Insects are feasting on plants like never before, and the consequences are unknown

For eons plants and insects have lived in a delicate dance, pollinators giving life to flowering plants and plants feeding the masses of insects. But a new study suggests insects are feasting on plants more now than they did in the past 66.8 million years.

“The difference in insect damage between the modern era and the fossil record is striking,” says University of Maine paleoecologist Lauren Azevedo-Schmidt, who led the study.

To examine plant-insect interactions over time, Azevedo-Schmidt and her colleagues compared the leaves of modern-era plants sampled from three forests to fossil assemblages of leaf prints dating as far back as from the Upper Cretaceous, about 67 million years ago.

Quantifying the type and frequency of insect damage, they found a sharp increase in insect herbivory in recent times, with insects piercing, sucking, puncturing and skeletonizing plant leaves.

“We find that despite the decline of insects, insect damage to plants is high in the modern era compared to other periods represented in the fossil record,” Azevedo-Schmidt and colleagues write.

Plants have evolved to quietly dominate life on Earth, with terrestrial plants now accounting for 80% of global biomass. Tiny insects, although small in size, are unmatched in species richness. Both have obviously found ways to adapt to environmental changes over millennia, although they are very sensitive to temperature.

But there is a limit to what they can endure. Some research has suggested that insect numbers are declining, at least in some parts of the world. Climate change is also causing plants to flower earlier and grow faster, lengthening the pollen season. Not to mention the sickening rates of human-caused habitat and biodiversity loss.

The study by Azevedo-Schmidt and colleagues found carbon-dated leaves from 1955 to the present had twice as much insect damage as any of the 64 fossil assemblages dating back tens of millions. of years.

Modern leaf on the left and leaf compression fossil on the right, both showing insect damage and displayed alongside an outstretched human hand for size.
Modern (left) and Fossil (right) Plane tree occidentalis leaves, highlighting similarities between leaf specimens and recorded insect herbivory. (Lauren Azevedo-Schmidt)

Leaves were collected from two forests in the northeastern United States (a cool, humid forest and a second warm coastal forest) and a third rainforest in Costa Rica – a biodiversity hotspot dripping with life.

The fossil data was compiled from published datasets spanning latitudes and climates, and spanning from 66.8 million years ago in the Pleistocene to about 2 million years before the first humans migrated out of Africa.

“We propose that the relatively rapid warming trends of the [modern] Era may be responsible for its higher herbivory frequencies, so that rapid warming benefits insects in the arms race against their food source: plants,” Azevedo-Schmidt and colleagues write.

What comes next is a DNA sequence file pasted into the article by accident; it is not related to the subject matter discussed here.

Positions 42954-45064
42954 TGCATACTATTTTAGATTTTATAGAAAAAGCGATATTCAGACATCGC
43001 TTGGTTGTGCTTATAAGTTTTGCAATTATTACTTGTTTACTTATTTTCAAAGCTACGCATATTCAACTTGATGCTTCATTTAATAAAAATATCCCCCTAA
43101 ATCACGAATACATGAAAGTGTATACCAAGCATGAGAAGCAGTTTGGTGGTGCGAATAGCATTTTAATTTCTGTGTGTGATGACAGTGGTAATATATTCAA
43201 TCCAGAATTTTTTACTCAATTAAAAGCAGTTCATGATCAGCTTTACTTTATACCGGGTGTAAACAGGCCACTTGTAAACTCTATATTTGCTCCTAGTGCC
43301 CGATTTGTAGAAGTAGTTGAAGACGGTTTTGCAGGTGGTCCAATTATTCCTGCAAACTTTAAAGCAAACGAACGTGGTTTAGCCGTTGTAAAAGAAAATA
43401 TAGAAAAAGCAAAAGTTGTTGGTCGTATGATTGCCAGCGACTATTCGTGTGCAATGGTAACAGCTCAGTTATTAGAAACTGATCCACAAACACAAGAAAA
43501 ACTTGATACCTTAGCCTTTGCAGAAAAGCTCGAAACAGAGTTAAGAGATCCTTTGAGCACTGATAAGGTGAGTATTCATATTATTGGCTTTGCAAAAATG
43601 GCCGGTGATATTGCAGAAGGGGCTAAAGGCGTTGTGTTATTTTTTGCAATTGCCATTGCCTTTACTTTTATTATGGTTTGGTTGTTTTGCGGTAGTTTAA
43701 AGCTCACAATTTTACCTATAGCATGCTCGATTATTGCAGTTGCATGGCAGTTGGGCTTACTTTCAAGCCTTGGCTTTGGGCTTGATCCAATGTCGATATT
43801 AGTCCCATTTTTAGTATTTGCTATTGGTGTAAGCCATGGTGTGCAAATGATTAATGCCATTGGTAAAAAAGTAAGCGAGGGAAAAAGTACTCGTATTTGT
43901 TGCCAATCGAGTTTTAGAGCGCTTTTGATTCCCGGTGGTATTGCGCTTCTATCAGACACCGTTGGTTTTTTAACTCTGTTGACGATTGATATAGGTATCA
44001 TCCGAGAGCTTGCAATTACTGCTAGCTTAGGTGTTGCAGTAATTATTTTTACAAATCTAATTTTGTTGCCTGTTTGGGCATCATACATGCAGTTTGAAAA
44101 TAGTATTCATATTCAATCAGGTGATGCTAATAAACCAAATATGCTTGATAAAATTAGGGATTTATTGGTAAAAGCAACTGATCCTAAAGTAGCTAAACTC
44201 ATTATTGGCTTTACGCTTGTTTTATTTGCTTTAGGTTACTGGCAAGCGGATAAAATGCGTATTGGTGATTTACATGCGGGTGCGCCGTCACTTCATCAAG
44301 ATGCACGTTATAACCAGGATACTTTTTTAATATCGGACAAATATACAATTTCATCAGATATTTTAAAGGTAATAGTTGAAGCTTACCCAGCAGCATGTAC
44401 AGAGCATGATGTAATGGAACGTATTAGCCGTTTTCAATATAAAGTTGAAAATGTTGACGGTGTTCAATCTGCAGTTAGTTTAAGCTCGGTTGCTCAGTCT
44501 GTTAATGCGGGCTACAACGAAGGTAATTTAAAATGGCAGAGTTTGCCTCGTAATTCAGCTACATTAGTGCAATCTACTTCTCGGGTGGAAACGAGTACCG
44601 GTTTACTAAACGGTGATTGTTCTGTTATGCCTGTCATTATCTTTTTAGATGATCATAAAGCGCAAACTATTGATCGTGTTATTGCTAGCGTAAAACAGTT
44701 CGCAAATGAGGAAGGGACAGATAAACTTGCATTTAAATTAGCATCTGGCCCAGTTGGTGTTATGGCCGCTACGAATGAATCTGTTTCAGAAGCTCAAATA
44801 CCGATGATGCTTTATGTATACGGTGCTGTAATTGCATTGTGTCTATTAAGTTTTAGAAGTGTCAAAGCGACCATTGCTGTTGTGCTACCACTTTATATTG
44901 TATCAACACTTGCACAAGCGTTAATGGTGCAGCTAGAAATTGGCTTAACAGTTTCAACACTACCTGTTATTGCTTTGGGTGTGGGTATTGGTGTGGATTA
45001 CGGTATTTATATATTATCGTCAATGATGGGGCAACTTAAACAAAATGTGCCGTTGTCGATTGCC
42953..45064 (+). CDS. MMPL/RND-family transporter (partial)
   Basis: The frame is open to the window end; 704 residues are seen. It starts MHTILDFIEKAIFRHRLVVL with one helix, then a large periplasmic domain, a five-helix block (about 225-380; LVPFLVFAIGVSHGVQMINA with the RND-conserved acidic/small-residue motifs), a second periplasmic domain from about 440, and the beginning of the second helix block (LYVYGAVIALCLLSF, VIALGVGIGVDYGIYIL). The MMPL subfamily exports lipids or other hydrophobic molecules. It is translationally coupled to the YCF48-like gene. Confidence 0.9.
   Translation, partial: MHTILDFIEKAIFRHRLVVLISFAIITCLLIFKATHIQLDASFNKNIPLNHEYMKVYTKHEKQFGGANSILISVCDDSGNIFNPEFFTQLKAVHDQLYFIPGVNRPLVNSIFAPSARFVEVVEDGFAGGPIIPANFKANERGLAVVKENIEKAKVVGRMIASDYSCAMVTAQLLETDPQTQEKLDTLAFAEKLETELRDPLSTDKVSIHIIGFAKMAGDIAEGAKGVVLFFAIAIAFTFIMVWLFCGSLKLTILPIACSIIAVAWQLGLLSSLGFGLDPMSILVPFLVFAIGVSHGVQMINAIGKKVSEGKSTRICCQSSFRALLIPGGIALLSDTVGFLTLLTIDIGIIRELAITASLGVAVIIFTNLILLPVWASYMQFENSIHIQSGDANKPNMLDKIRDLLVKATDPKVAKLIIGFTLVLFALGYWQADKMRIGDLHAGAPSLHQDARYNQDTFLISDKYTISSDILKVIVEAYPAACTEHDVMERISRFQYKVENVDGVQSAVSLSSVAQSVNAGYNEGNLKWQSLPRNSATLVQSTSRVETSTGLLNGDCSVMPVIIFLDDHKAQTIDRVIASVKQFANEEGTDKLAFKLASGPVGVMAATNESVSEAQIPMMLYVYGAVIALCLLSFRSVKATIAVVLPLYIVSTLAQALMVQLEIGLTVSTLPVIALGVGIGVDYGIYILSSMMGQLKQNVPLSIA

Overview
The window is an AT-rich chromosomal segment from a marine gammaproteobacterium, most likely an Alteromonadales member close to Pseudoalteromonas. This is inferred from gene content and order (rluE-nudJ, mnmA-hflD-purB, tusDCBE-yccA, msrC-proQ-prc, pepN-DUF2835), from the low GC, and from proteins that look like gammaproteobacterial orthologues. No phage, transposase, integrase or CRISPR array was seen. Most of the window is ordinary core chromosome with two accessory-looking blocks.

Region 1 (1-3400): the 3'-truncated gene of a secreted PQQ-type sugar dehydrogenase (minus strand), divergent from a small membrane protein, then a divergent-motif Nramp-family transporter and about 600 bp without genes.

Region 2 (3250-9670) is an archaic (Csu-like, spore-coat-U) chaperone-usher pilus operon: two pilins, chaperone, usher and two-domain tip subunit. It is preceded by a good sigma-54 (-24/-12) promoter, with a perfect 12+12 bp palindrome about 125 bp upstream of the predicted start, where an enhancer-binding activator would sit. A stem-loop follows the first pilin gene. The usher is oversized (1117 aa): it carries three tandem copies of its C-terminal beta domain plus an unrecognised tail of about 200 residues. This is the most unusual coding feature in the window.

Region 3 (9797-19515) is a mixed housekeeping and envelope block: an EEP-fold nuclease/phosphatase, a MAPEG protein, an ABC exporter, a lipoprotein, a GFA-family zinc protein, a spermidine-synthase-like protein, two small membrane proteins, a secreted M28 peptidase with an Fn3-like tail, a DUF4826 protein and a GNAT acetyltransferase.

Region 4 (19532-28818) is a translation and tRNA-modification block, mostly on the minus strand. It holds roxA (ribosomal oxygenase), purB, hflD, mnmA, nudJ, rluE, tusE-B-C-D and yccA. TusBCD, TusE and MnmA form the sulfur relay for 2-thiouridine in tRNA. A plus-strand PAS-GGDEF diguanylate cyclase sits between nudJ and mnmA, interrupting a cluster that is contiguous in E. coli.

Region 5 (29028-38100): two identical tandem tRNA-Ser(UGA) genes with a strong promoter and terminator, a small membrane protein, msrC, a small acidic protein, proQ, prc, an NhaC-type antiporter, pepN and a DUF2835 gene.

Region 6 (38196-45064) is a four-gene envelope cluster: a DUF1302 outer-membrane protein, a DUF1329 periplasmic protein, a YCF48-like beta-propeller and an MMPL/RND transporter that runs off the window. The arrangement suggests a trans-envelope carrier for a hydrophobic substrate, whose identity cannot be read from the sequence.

Increased insect herbivory could have unknown consequences for plants and forest communities, the researchers warn.

Of course, the fossil record only captures a slice of life and a snapshot in time, though researchers have taken steps to account for how the leaves are preserved. They sampled modern leaves from sediments, to mimic fossil outcrops, comparing insect damage on these buried leaves to that of leaf litter and leaf compression fossils.

“A long-term perspective is needed to understand these ancient organisms and their long-standing ecological associations, as well as to determine where future collecting efforts should focus,” the researchers write.

What is already clear is that something has changed in the seven decades since 1955, the briefest of windows compared to the geological eras that unfolded before we humans began to reshape the biosphere. .

Previous research, also American, for example, found significantly more insect damage on herbarium specimens from the early 2000s than on those collected a decade earlier, a pattern linked to rising temperatures.

It could be that insect feeding is intensifying or insect populations are increasing locally in the forests studied – which in the present study were located within the confines of the research stations, surrounded by roads, housing estates and agriculture.

“Perhaps urbanization has created insect biodiversity hotspots in research forests,” Azevedo-Schmidt and colleagues write.

A rapidly warming climate – which influences the life cycles and feeding habits of insects, and pushes their range of habitats towards the poles – and the introduction of invasive species are other important factors that could lead to an increase in insect herbivory.

At the same time, agriculture is decimating insects and research suggests that plants may have to start fighting for pollinators. The situation is dire and human fingerprints are everywhere in the problem.

“This research suggests that the strength of human influence on plant-insect interactions is not controlled solely by climate change, but rather by how humans interact with the terrestrial landscape,” they conclude.

The study was published in PNAS.

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